May 24, 2012 10:44 am at 10:44 am |
  6. MaryM

    Democrats, get out and VOTE.

    May 24, 2012 10:45 am at 10:45 am |
  7. young obama

    I cant wait to see Mitt R( money) debate obama.Thats when his poll numbers wud be sinking so fast like the titanic.just cant wait

    May 24, 2012 10:47 am at 10:47 am |
  8. switters

    "Tea Time" in America is over.

    There may have been a little poitical capital after 2010 – but it was all spent in state legislatures trying to control women and their reproductive organs........

    May 24, 2012 10:50 am at 10:50 am |
  9. Gumshrud

    this ain't gonna be a good year for the Repubs.

    May 24, 2012 10:51 am at 10:51 am |
  10. Gurgyl

    Obama2012, direct democratic ticket!!!

    May 24, 2012 10:52 am at 10:52 am |
  11. judy

    vote all republicans out move forward in 2012 Obama /Biden

    May 24, 2012 10:59 am at 10:59 am |
  12. Mike

    Who needs a balanced budget anyway? Congress hasn't done their job but neither have these clowns. Senate is responsible for providing budget in response to those they shoot down. Best thing they've done was shoot down Obama's laughable budgets.

    May 24, 2012 11:02 am at 11:02 am |
  13. Bill

    The democrats will hold the Senate. Between their obstructionism and flawed candidates, the GOP blew this one.

    May 24, 2012 11:04 am at 11:04 am |
  14. MTATL67

    A saying comes to mind "Actions speak louder than words". Republicans say their focus is the economy yet they are passing legislation on everything but the economy. They were given their chance and they squandered the chance they were given.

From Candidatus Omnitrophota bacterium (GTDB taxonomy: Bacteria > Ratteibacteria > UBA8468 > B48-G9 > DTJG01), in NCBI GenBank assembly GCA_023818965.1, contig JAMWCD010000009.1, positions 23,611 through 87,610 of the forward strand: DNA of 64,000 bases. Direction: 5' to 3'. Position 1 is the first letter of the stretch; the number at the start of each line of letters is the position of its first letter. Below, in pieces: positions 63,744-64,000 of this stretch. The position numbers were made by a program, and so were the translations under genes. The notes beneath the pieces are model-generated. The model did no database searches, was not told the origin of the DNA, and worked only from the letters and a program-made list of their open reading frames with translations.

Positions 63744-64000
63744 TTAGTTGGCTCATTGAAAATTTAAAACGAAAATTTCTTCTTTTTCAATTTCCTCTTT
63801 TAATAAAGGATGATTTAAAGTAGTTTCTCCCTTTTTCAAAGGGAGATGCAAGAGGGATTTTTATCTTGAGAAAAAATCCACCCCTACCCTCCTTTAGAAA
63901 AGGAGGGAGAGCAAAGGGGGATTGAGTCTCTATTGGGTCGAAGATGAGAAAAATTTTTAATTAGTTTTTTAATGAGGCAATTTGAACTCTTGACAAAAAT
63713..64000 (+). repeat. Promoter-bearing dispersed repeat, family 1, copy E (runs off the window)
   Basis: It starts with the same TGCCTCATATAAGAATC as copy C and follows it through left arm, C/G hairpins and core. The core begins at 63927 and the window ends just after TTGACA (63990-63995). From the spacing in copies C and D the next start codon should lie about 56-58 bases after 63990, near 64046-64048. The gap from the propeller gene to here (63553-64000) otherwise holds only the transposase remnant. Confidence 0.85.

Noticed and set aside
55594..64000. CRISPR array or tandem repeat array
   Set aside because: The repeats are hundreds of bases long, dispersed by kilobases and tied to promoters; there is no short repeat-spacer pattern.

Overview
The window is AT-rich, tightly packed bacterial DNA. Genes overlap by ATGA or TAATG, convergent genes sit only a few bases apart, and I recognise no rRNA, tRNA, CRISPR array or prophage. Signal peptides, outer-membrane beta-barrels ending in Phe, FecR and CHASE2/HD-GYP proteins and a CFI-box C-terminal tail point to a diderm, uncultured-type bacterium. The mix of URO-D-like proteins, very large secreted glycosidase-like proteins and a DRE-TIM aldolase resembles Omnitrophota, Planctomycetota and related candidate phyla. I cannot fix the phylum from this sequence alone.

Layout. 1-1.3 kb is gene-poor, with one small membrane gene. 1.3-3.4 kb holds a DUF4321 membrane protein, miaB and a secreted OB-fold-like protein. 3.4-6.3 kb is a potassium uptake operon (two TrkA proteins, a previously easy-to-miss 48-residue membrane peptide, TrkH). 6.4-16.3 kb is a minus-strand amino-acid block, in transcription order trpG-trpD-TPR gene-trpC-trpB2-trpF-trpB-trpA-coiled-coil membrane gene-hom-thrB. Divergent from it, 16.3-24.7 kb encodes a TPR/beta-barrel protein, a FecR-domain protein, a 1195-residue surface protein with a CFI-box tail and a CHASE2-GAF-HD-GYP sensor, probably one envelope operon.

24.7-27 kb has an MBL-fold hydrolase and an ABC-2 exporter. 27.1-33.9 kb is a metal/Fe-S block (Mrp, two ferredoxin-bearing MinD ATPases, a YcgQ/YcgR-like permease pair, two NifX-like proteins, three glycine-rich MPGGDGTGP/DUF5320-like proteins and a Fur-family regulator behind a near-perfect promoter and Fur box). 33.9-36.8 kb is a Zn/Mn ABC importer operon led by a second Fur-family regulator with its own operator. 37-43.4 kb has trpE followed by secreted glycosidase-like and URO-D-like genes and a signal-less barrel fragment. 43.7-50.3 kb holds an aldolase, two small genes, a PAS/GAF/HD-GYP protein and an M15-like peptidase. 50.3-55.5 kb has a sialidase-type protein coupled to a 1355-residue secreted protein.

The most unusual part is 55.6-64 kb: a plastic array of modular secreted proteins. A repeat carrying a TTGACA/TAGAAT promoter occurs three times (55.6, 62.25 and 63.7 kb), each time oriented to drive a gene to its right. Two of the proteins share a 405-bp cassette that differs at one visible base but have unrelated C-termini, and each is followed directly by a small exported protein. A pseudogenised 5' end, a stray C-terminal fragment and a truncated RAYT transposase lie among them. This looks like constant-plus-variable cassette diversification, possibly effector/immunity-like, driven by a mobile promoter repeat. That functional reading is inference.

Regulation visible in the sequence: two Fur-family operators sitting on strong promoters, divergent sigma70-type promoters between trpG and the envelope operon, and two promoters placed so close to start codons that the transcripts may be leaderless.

May 24, 2012 11:06 am at 11:06 am |
  15. rla

    Anyone who votes democratic this election is blinded by their own partisanship positions..... If America changes due to another Obama administration I hope you enjoy what you get and it will not be pretty

    May 24, 2012 11:08 am at 11:08 am |
  16. Duke One

    The sampling was done on registered voters not likely voters. The poll done on likely voters shows Republicans winning ! Sorry to burst your bubble. Not !

    May 24, 2012 11:12 am at 11:12 am |
  17. Bill


    You got it exactly backwards. The GOP plan for this country spell doom. Abolish the EPA and Dept. of Education, no finaniial regulation (gee, didn't we just go through a recession because of a lack of oversight in this arena), cut teachers and education budget, deny that no new revenue is needed to balance our fiscal house. And continue tax breaks for people like Romney. I pay a tax rate that is almost 20% hight than that clown. And I am not worth $250 million. No, that is not the America I know or want.

    May 24, 2012 11:13 am at 11:13 am |
  18. Niuhc

    I'm voting all Republican ,how could any intelligent person vote for these democrat bums !!!

    May 24, 2012 11:28 am at 11:28 am |
  19. Niuhc

    Vote Obama/Biden 2012, the only way forward to turning America into France or Greece.

    May 24, 2012 11:36 am at 11:36 am |
  20. Niuhc

    Actually, Romney is Obamalite. The only reason to vote for Romney would be to slow the damage being done to America. We really need someone like Ron Paul as president. He will halt the crash of America, and his more different ideas would be moderated by the Senate and Congress. At least he will not treat the constitution as an "inconvienence."

    May 24, 2012 11:39 am at 11:39 am |